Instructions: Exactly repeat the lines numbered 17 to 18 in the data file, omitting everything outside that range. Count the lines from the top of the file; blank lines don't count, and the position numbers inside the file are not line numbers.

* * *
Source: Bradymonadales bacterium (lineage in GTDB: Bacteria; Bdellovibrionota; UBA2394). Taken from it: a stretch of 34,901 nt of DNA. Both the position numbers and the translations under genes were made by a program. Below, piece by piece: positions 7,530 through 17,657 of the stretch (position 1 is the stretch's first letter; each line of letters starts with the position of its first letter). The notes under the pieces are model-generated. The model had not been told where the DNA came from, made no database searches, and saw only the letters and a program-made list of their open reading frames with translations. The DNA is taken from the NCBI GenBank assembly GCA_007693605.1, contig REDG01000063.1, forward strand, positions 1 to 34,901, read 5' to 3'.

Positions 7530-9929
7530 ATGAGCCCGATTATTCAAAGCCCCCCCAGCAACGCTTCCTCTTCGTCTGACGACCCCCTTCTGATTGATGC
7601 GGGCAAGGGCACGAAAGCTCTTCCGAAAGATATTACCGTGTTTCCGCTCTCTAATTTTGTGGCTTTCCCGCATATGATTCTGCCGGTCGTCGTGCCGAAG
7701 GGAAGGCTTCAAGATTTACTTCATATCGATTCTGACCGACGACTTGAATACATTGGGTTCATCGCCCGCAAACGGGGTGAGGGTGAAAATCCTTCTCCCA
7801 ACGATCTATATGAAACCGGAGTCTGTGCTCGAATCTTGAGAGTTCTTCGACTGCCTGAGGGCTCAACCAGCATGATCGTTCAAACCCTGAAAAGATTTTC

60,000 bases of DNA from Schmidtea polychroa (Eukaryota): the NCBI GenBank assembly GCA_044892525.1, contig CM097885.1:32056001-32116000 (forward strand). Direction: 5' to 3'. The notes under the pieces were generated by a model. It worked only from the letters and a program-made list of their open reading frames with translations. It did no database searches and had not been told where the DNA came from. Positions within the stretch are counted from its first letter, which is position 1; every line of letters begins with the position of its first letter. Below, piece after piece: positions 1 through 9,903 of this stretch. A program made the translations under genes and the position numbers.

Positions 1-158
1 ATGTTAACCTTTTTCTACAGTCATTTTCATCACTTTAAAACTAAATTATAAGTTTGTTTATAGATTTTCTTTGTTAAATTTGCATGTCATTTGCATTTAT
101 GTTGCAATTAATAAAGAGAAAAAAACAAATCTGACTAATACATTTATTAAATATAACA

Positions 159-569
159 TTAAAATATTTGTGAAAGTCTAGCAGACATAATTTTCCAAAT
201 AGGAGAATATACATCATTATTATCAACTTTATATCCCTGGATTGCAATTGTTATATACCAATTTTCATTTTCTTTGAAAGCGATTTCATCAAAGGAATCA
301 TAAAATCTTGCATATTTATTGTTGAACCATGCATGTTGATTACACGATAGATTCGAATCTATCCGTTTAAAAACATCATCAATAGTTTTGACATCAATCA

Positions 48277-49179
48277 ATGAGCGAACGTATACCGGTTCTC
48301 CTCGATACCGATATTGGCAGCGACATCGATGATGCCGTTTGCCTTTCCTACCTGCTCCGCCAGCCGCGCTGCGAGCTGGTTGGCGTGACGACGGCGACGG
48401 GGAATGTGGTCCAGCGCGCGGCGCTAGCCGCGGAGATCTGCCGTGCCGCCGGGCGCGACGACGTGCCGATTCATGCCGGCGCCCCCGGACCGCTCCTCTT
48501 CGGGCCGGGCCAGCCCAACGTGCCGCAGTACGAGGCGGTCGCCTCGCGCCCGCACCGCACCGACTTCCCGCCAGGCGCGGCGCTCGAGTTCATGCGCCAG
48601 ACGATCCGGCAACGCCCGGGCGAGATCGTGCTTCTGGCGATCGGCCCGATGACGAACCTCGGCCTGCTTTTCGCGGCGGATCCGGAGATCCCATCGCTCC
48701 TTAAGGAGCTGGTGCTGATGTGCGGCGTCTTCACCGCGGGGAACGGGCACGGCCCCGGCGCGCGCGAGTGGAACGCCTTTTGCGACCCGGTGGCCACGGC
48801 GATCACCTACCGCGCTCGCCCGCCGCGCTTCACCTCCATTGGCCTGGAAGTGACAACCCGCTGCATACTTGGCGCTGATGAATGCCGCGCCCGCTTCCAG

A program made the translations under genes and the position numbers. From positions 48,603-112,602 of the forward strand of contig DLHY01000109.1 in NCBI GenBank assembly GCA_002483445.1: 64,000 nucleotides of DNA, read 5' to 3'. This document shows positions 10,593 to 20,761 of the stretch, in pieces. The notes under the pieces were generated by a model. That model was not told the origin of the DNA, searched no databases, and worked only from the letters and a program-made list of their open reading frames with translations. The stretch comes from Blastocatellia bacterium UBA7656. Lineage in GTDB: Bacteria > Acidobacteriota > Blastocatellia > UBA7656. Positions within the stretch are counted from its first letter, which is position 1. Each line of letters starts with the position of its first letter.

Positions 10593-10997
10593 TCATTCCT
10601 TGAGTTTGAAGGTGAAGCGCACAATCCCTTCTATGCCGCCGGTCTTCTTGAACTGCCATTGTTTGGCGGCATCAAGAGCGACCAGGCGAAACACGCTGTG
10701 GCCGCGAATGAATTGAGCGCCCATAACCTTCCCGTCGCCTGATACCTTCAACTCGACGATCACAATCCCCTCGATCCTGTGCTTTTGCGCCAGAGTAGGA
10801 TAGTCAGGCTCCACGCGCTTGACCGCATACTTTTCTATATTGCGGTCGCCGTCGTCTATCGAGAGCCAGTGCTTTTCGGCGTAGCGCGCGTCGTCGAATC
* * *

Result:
48301 CTCGATACCGATATTGGCAGCGACATCGATGATGCCGTTTGCCTTTCCTACCTGCTCCGCCAGCCGCGCTGCGAGCTGGTTGGCGTGACGACGGCGACGG
48401 GGAATGTGGTCCAGCGCGCGGCGCTAGCCGCGGAGATCTGCCGTGCCGCCGGGCGCGACGACGTGCCGATTCATGCCGGCGCCCCCGGACCGCTCCTCTT